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On the invisible


26 July 2011

On the invisible

Bit by bit MACBA is slowly revising the work of artists linked to what has been called Catalan conceptualism. Now it is the turn of Àngels Ribé. An artist surrounded by a certain mythical aura for the little known about her. The revision of artistic practices in the seventies seems necessary once more, given their actuality and as it makes it possible to establish parallels between artists from different latitudes.

Àngels Ribé formed part of a generation of artists that was considerably more heterogeneous than it has come to seem in the last few years. Very disparate works and attitudes have come to be encompassed in Spain under the epitome “conceptual art”, which though it obviously differs considerably from its North-American namesake, which was understood as a movement, wasn’t even homogenous within its own context. Undoubtedly certain attitudes coincide, such as the demystification of the art object, the tendency towards dematerialisation, and above all, the use of new media (performance, video, installation…) and the taking of a critical stance regarding art and the traditional art system. However, when analysing individual practices, one can appreciate a wide variety of artistic positions, media and working processes that complicate enormously its adscription into a supposed movement, beyond the question of the epoch and the aura of novelty that encompasses them.

The exhibition of Àngels Ribé at MACBA is correct, it achieves what it sets out to do: visualizing the need to show what hasn’t been shown, exposing it to the public, to criticism and to the context. To place the work of Ribé in a position where it is possible for it to be revised, reconsidered and reinserted.

The little known about the work of Àngels Ribé is the result of a confluence of diverse variables. On the one hand, she belonged to a generation of artists that was sidelined by the cultural powers of the so called Transition, more interested in promoting pictorial practices, the exportation of certain geniuses and the institutional and commercial network of contemporary art. On the other, her voluntary departure, first to Paris and then in the seventies to the United States, which on the one hand removed her from the Catalan context of the time, but on the other made her a participant of what was occurring in New York. And finally, her condition as a “woman artist”, a double-edged category: a parameter for direct exclusion or relative inclusion by way of what is known as positive discrimination. As the definition of “woman artist” , implies a counter position to “artist”. And if artist is artist, woman-artist is not an artist but no-artist. Or at least that is how it seems to have been conceived for centuries within the hegemonic and patriarchal artistic tradition. Àngels Ribé knew this and because of it in the beginning only used to sign herself as A. Ribé.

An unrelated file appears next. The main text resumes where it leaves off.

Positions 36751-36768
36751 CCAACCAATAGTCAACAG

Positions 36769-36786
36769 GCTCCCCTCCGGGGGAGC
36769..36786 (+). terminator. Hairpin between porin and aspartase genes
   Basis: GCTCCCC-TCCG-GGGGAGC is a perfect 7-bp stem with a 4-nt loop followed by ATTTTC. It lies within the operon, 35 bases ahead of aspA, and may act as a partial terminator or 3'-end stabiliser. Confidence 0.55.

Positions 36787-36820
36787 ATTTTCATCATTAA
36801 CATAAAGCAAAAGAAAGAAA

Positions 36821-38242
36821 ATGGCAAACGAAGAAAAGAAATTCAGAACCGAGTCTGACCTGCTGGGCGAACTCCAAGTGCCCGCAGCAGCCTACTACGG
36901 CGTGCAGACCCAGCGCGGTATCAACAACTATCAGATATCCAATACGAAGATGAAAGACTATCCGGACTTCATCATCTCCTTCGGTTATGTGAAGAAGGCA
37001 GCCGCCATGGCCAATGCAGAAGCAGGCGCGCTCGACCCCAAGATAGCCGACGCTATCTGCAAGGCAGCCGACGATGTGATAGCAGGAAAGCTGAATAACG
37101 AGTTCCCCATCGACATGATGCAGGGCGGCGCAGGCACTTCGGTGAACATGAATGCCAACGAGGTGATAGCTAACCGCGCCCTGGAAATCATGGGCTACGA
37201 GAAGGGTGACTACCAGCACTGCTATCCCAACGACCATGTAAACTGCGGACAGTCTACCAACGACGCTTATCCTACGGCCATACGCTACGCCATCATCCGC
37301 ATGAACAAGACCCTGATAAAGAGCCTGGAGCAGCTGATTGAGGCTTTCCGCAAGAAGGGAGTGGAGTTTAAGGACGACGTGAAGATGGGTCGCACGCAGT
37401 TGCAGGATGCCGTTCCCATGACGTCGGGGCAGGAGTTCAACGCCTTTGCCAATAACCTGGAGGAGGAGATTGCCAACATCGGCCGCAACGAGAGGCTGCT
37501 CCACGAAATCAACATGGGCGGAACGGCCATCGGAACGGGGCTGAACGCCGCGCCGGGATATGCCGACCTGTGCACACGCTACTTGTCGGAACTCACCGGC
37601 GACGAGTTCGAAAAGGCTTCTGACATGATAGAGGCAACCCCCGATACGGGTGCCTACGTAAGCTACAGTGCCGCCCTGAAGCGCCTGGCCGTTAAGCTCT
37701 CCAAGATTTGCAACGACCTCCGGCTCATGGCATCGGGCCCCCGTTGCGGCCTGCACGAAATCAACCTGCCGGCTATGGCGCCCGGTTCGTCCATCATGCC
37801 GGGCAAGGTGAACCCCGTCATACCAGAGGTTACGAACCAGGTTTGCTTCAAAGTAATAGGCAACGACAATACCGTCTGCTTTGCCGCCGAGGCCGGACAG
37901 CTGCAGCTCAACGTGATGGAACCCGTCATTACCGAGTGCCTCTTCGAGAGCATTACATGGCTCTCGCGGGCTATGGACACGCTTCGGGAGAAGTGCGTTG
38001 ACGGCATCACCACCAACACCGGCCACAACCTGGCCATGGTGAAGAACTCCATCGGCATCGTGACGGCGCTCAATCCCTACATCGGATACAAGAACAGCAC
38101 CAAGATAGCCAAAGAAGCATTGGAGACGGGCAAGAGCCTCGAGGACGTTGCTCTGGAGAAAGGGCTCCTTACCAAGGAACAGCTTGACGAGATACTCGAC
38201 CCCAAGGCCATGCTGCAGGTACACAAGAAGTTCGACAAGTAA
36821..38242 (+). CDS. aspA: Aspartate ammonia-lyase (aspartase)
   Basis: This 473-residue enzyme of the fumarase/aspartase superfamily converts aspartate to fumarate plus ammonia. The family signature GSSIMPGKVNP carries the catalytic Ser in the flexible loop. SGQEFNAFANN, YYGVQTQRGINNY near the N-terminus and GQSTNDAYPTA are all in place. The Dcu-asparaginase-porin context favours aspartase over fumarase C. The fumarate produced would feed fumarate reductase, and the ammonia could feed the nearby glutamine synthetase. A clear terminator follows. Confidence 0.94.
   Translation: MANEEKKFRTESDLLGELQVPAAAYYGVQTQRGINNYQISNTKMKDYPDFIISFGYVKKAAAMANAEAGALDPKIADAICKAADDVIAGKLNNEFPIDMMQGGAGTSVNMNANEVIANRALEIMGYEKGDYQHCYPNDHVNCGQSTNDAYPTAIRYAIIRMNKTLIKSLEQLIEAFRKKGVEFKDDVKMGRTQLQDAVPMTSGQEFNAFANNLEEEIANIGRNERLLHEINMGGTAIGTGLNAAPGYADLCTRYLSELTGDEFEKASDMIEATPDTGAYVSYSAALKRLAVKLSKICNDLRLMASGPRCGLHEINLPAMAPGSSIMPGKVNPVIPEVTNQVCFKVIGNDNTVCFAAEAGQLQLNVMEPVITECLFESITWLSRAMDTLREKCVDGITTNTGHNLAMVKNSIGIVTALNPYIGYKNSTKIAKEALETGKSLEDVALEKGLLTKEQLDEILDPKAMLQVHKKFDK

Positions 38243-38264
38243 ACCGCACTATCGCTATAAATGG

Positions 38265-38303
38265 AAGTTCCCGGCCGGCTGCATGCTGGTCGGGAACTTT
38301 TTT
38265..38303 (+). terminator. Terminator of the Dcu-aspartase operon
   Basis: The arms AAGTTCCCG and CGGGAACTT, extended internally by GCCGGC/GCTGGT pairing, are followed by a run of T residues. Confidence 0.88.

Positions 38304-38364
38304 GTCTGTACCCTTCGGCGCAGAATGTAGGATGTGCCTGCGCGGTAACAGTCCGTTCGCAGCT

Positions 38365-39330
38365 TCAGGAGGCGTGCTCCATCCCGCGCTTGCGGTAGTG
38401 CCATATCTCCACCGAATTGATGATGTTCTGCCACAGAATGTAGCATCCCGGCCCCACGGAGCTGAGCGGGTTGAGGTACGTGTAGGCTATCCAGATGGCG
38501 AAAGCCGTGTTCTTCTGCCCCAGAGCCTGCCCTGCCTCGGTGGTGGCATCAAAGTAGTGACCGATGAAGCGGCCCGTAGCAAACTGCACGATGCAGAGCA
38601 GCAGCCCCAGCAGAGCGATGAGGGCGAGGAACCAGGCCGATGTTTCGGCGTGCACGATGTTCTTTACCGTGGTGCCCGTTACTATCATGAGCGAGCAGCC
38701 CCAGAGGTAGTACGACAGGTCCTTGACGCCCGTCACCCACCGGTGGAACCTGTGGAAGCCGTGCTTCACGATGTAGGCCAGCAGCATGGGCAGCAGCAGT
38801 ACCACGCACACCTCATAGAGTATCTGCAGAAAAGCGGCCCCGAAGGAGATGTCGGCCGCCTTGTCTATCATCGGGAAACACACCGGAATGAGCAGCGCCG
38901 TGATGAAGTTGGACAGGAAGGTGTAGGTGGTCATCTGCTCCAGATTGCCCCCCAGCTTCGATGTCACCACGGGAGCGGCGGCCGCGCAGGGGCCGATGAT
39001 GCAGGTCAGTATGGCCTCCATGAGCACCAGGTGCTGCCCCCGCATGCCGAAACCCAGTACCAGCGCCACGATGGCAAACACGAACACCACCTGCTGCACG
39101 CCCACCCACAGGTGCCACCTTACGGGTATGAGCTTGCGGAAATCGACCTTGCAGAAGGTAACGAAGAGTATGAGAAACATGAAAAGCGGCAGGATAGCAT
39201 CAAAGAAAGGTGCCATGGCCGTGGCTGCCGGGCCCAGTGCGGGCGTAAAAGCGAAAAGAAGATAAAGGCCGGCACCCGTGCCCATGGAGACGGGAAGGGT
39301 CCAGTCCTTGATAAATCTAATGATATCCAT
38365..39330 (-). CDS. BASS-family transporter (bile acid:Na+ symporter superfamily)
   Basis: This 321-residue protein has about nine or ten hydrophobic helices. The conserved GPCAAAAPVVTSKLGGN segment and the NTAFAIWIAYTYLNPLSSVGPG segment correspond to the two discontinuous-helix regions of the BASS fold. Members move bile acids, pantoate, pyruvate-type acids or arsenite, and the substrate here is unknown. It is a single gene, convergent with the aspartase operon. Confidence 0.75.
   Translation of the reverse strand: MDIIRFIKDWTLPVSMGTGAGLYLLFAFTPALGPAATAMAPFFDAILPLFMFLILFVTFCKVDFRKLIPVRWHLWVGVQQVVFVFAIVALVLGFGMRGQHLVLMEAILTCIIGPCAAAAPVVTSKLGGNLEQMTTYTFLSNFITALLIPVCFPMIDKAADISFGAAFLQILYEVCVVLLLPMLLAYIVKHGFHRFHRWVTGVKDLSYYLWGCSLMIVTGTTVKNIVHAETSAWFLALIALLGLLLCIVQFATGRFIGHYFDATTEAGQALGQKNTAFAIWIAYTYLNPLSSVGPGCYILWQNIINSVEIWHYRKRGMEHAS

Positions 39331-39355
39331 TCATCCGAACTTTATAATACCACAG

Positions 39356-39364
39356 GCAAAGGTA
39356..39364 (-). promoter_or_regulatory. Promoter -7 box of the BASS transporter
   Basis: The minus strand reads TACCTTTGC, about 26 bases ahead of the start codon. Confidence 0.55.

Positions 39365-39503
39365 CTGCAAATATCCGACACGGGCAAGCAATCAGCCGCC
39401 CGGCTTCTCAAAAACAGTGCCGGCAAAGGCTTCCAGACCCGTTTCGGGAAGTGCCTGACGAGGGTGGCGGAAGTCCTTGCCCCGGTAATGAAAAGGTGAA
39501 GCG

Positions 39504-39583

The exhibition calls for what she produced to be contemplated for what it is, open to multiple readings, to different associations, to be reconsidered from different places and critical positions. In short, to approach it in the same way as one approaches the proposals of her male contemporaries. The question is always problematic. I say approach because in order to be able to go into a deeper analysis one can’t avoid a series of questions that place the artist as a producer into a wider and known context. When Àngels Ribé left Catalonia and began to produce, a woman in Spain couldn’t open a bank account or make long journeys without the permission of her father or her spouse. In this respect, Abigail Solomon-Godeau, in the exhibition catalogue, indicates quite rightly that any consideration of the work by women artists after the period 1968-1969 should begin with feminism, even before taking into consideration the specific characteristics of any particular work of art. Her point is appropriate, at least for the geographic and temporal context of the works of Ribé included in the exhibition.